HTTPS Everywhere: Useful Firefox Add-on Developed by the EFF and the Tor Project
Article by George Norman
On 21 Jun 2010
One of the great things about the Mozilla-developed Firefox browser (besides the fact that it looks great and works like a charm) is the fact that you can enhance its functionality with an extension or an add-on. You could for example get an add-on that will make your surfing experience safer – like the add-on recently released by the EFF (Electronic Frontier Foundation) and the Tor Project.

The add-on is called HTTPS Everywhere and for now it is in Beta. This means the usual Beta warnings apply: it may be buggy, it may crash, it may not work properly. The concept behind the app is quite interesting: it helps users encrypt their traffic by forcing full-session HTTPS connections.

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For now the application works with only a handful of sites. These ones:
  • Google Search
  • Wikipedia
  • Twitter
  • Facebook
  • The New York Times
  • The Washington Post
  • Paypal
  • EFF
  • Tor
  • Ixquick
“Many sites on the web offer some limited support for encryption over HTTPS, but make it difficult to use. For instance, they may default to unencrypted HTTP, or fill encrypted pages with links that go back to the unencrypted site. The HTTPS Everywhere extension fixes these problems by rewriting all requests to these sites to HTTPS,” explained the EFF.

Where did the EFF find the inspiration for this add-on? According to Staff Technologist for the Electronic Frontier Foundation, Peter Eckersley, the inspiration came from Mountain View-based search engine giant Google. Back in May Google launched an SSL protected, encrypted web search engine which prevents 3rd parties from intercepting the users’ search terms and results (and school boys were quick to pick up that the encrypted search engine could be used to bypass the school’s filters and access adult content - see here).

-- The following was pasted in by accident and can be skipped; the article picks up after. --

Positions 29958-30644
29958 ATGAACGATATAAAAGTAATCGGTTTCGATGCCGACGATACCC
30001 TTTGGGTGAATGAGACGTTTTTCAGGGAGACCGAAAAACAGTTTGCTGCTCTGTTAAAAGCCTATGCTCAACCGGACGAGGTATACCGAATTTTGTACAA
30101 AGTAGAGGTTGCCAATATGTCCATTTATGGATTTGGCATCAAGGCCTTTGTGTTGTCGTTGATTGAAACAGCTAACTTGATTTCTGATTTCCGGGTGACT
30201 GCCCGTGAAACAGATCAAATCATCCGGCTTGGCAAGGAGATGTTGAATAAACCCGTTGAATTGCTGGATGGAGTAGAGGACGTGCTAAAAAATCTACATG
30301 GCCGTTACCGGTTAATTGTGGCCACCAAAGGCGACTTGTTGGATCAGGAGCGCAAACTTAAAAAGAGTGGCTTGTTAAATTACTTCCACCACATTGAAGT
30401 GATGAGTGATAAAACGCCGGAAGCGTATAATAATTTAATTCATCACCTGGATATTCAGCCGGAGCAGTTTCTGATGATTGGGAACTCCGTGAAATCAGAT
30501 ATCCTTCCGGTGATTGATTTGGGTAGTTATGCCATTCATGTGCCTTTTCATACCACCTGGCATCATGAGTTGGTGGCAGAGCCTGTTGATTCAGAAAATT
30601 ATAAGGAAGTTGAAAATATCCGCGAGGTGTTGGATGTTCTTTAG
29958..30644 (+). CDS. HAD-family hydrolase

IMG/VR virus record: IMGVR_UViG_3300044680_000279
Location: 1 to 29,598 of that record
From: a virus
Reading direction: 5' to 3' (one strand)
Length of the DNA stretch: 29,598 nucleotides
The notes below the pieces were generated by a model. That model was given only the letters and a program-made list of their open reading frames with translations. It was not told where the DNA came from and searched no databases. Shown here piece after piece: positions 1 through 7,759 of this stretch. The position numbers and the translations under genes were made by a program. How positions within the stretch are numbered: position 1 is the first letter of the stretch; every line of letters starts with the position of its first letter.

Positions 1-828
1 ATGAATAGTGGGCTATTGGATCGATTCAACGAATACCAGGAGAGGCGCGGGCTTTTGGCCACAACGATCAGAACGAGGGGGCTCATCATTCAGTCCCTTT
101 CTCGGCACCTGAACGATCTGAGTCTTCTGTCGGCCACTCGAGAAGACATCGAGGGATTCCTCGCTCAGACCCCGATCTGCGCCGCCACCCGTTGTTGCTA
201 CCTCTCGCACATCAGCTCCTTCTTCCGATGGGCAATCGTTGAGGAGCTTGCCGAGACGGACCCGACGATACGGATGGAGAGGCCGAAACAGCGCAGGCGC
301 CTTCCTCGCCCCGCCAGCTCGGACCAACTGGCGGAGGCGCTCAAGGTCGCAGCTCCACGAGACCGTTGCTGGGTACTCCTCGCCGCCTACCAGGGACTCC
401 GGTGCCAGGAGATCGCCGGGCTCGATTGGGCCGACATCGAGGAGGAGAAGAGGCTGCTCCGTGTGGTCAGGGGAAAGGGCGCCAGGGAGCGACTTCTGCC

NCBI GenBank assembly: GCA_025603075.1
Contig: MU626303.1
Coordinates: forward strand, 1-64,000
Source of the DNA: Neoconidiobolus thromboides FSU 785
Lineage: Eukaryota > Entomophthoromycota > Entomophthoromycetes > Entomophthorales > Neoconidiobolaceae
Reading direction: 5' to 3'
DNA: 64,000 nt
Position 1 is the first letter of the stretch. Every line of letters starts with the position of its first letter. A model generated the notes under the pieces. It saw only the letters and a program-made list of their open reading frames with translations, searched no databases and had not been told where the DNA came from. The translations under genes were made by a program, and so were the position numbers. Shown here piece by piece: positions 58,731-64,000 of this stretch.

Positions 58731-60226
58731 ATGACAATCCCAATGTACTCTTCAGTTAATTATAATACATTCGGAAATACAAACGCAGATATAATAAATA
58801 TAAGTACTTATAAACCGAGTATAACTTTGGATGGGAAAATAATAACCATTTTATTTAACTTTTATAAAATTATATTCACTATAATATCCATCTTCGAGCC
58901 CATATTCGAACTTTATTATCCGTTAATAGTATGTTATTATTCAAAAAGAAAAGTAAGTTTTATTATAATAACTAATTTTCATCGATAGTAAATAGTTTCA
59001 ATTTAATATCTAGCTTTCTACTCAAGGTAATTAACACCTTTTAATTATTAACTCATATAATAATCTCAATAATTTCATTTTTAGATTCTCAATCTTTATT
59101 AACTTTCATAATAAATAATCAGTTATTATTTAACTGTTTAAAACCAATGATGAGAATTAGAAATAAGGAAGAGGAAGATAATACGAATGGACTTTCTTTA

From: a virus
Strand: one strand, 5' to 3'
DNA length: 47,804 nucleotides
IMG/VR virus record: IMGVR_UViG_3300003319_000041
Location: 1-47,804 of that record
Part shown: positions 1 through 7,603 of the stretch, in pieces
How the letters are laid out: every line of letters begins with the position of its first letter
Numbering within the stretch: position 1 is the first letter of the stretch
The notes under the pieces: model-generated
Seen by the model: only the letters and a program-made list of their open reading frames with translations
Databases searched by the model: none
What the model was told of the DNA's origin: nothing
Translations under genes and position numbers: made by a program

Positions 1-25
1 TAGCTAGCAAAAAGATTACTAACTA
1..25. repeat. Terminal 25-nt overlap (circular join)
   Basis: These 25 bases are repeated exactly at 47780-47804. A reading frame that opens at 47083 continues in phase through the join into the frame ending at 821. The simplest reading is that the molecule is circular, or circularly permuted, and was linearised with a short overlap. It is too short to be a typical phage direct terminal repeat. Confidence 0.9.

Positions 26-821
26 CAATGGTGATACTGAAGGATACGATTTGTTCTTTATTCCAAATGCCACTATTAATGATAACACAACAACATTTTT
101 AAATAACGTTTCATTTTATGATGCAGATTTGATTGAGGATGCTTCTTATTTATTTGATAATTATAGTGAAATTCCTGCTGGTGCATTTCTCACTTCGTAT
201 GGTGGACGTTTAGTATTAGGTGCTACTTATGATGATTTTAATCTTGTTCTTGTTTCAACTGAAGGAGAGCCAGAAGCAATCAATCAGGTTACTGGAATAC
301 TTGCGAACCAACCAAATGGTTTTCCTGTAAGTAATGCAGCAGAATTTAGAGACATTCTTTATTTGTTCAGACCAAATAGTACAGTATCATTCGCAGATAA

Just like the HTTPS Everywhere add-on, the new SSL protected Google Search (available at https://www.google.com) carries the Beta tag as well. The Beta tag is there to explain why the encrypted Google web search comes with a few limitations. For example you will not see links to Image Search or Google Maps, because these services are not covered. Your web searching experience may be slower than what you’re used to because its takes longer for SSL to set up an encrypted connection between your computer and the remove web server.

If you would like to install the HTTPS Everywhere add-on, please click here.



Tags: EFF, Electronic Frontier Foundation, Mozilla, Firefox, Add-on, Tor Project, HTTPS Everywhere
About the author: George Norman
George is a news editor.
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HTTPS Everywhere: Useful Firefox Add-on Developed by the EFF and the Tor Project
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